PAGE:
Tan can write like the devil—her memoir was completed in just seven weeks to meet the publisher’s deadline—but she struggled with formulating a journalistic book on the sarong party girl subculture. No recipe emerged, but she knew what she wanted to cook. Sitting down at her keyboard one morning, she started typing and by the next day had the first chapter of Sarong Party Girls, a novel that opens on a note of desperation:
Aiyoh, I tell you. If we do nothing, we are confirm getting into bang balls territory. We have to figure out how to make this happen—and we have to do it now.
Jazzy, Tan’s protagonist, spills out her story in Singlish, the Singaporean street vernacular, a patois that punches up the queen’s English with its distinctive grammar, slang, and smattering of vocabulary from Chinese dialects, Tamil, and Malay. The this that Jazzy wants to make happen is marriage to one of the well-paid, suit-wearing white expats pouring into the global business hub of Singapore. We includes her two best friends, Imo and Fann, also unmarried and in search of husbands. The marriage effort has to be kick-started now because Jazzy lives between two worlds, the Westernized city she works and parties in, and her traditional Chinese home culture, which expects a girl of 26 to be married already.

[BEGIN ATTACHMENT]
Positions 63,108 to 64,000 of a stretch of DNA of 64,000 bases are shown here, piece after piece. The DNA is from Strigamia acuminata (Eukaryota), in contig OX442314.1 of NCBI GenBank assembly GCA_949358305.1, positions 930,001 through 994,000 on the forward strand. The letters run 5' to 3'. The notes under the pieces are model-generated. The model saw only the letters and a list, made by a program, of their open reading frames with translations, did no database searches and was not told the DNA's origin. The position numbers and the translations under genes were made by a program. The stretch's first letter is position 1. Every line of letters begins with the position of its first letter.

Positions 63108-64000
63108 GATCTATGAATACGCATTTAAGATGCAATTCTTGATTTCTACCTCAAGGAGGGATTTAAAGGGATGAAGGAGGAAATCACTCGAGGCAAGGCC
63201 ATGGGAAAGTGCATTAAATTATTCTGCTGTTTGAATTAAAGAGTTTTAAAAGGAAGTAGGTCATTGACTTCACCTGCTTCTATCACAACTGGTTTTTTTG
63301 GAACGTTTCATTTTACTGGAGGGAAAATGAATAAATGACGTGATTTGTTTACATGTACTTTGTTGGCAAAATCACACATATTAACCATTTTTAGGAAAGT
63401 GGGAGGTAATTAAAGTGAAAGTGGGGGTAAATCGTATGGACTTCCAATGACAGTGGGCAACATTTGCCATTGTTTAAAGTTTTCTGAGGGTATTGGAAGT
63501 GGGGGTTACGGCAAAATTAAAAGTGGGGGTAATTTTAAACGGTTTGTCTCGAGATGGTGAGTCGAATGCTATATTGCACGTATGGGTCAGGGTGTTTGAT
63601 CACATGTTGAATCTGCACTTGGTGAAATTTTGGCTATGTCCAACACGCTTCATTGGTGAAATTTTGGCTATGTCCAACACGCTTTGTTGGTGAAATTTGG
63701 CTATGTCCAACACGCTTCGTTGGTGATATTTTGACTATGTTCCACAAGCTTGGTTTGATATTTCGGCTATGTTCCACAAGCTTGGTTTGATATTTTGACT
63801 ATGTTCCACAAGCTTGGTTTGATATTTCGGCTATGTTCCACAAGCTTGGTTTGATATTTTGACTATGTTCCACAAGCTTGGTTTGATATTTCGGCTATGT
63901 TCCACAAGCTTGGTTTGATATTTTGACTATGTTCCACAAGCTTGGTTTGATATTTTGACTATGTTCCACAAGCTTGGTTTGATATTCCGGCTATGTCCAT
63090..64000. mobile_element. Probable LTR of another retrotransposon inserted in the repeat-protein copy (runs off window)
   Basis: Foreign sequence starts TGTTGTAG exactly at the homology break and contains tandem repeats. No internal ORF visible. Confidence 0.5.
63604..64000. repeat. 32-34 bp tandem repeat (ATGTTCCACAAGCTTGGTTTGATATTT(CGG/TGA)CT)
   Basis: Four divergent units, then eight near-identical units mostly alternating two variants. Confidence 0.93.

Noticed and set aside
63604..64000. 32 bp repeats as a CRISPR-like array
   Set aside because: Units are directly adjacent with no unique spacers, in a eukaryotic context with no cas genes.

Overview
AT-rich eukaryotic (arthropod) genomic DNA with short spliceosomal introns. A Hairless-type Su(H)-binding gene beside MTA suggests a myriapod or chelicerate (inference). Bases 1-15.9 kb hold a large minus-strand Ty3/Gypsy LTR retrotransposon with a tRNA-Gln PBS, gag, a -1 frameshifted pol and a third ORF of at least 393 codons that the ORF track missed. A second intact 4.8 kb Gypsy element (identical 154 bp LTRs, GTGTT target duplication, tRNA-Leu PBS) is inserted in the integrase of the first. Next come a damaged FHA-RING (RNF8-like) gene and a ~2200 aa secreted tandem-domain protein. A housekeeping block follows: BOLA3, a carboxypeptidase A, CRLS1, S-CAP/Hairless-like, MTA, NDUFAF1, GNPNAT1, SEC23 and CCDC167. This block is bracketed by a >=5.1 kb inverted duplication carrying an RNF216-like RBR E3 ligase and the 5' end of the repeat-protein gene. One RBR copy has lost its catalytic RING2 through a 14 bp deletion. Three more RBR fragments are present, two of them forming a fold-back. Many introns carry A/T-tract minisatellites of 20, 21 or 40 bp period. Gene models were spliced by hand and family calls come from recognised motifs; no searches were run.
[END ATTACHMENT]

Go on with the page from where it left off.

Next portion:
Tan cleverly uses humor to examine the women’s vulnerabilities and pathos. Her satire builds upon Jazzy’s one-month game plan for the three to identify their competition and move in on the best potential Caucasian husbands. The alternative Jazzy dreads is to end up like another good friend who settled for marrying an Ah Beng, a lower-class Chinese guy with a long pinky nail and few prospects who makes her want to “vomit blood.” If the premise rings of chick lit, the scenes of women being sexually debased in clubs, bars, and hostess lounges are cut from a darker material.